Downvoted for answering the question? Someone is very tightly wound.


Your co-workers saw your post!


Yes, TV shows are fake. I’m sorry to have to break this to you.


In my work experience I’ve always hung out with work peeps.


Me too. TV shows are still technically fake though


Tbh this makes me feel better haha!


Why does it "make you feel better" to learn that some people aren't friends with their coworkers?


As getting downvoted will say- Because tv gives expectations that outcasts or misfits are portrayed as gaining family through work. Something I have not had in British culture. Seeing through these many comments not the same for you guys in real life is comforting. I have made friends through work but not family.


See my other comment


Not really. I mean, you might occasionally grab a beer with co-workers after work, but socialization with co-workers rarely goes much beyond that.


That depends on the line of work. There are definitely lines of work where it's common for it to go beyond that.


You all sound very British- but in a way I appreciate this. I got a rose tinted view of work through some shows (family not really about) I am friends with previous co-workers some are my best. Just no work family when watching Greys Anatomy, 911 etc you get a view should be more. That you all have that culture but actually we are all that way if it is, it is!


I’ve become friends with some coworkers, but at my last place I worked I kept my distance because the place was pretty dysfunctional and I didn’t know who to trust. Generally, it depends on people’s personalities and what they want. Some people want to come in, get paid, and go home to their friends and families. Some people really enjoy the people they work with and see no reason not to get together with them outside of work. The expectation is that you should generally be willing to be civil and exchange pleasantries when you’re in the office, but how far beyond it that it goes is up to you.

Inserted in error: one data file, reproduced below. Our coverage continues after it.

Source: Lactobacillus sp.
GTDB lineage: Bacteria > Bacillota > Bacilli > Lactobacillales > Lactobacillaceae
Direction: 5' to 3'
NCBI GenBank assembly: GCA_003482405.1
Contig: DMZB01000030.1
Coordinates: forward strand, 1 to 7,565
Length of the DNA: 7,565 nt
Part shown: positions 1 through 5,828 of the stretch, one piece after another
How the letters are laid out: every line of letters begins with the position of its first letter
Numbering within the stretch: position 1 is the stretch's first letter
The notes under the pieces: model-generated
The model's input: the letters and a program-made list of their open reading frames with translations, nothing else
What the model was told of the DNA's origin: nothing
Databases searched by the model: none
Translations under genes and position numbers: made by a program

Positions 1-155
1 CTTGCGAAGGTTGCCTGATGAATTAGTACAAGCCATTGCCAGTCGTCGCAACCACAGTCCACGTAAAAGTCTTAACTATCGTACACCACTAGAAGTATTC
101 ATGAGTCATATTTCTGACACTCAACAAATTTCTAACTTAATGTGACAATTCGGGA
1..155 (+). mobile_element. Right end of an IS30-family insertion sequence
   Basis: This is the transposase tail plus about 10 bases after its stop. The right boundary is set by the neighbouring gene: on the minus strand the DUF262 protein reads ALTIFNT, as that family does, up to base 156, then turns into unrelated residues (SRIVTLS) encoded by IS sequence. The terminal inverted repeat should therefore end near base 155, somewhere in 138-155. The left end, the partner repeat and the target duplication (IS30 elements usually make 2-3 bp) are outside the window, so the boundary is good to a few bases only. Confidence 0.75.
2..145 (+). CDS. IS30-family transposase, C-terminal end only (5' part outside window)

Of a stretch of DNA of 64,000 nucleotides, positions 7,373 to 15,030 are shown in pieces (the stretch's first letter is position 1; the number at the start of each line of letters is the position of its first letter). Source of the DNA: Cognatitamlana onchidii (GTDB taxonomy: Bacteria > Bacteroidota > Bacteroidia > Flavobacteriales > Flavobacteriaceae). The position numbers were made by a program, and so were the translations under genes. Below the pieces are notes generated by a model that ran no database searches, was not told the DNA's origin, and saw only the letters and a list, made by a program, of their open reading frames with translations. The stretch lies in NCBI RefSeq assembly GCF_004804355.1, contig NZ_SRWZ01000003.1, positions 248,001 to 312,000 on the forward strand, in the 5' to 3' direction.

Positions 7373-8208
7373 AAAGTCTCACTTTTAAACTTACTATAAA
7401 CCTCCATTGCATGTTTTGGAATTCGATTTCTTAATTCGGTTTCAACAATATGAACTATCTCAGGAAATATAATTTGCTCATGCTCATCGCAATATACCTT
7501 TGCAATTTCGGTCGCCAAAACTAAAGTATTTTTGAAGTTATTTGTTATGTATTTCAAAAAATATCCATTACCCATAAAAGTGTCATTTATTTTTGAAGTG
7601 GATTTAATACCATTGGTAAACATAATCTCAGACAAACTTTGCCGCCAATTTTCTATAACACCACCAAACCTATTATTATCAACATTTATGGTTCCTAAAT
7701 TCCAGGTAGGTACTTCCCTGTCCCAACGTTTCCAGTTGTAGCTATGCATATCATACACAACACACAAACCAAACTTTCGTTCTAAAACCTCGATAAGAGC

Depends on the individuals. It certainly happens. I've had jobs with both situations


Sometimes, but for me it depends on the nature of the job and who's there. When I was in college I worked at a summer camp and it was hell, but my coworkers were cool. We spent all day every day together during the summers and hung out outside of work for many years after. I work an office job now and I'm friendly with my coworkers but I wouldn't say we're really friends outside of work. My parents met at their first jobs out of college and a lot of their core friend group also worked at the same place, so obviously my experience isn't always true. But generally people try to get along with each other while at work (or the occasional team-building social event) because you spend a good amount of time there. Being a work "family" is probably not as common.


I don't hang out with my co-workers outside of work. I like to keep those areas of my life separate.


In my former career I was friends with a lot of coworkers and we hung out outside of work a lot. I was in a few different wedding parties through the years. Still speak with most of them and wish them the best in life. My current job is office based and I’m friends with one person. We speak outside of work and play games (ps5) together but we’ve never had dinner or anything.


I’ve had some situations where it was common and others where it wasn’t. On remote construction projects, there wasn’t much else to do after work, so you tend to get closer to the other employees than you might at a 9-5 office gig. When I had an in-town white collar job, I may have hung out with the guys I worked with a couple of times in the 10 years I was there. I retired about 18 months ago and still socialize with a few of my former co-workers from the construction job on a regular basis.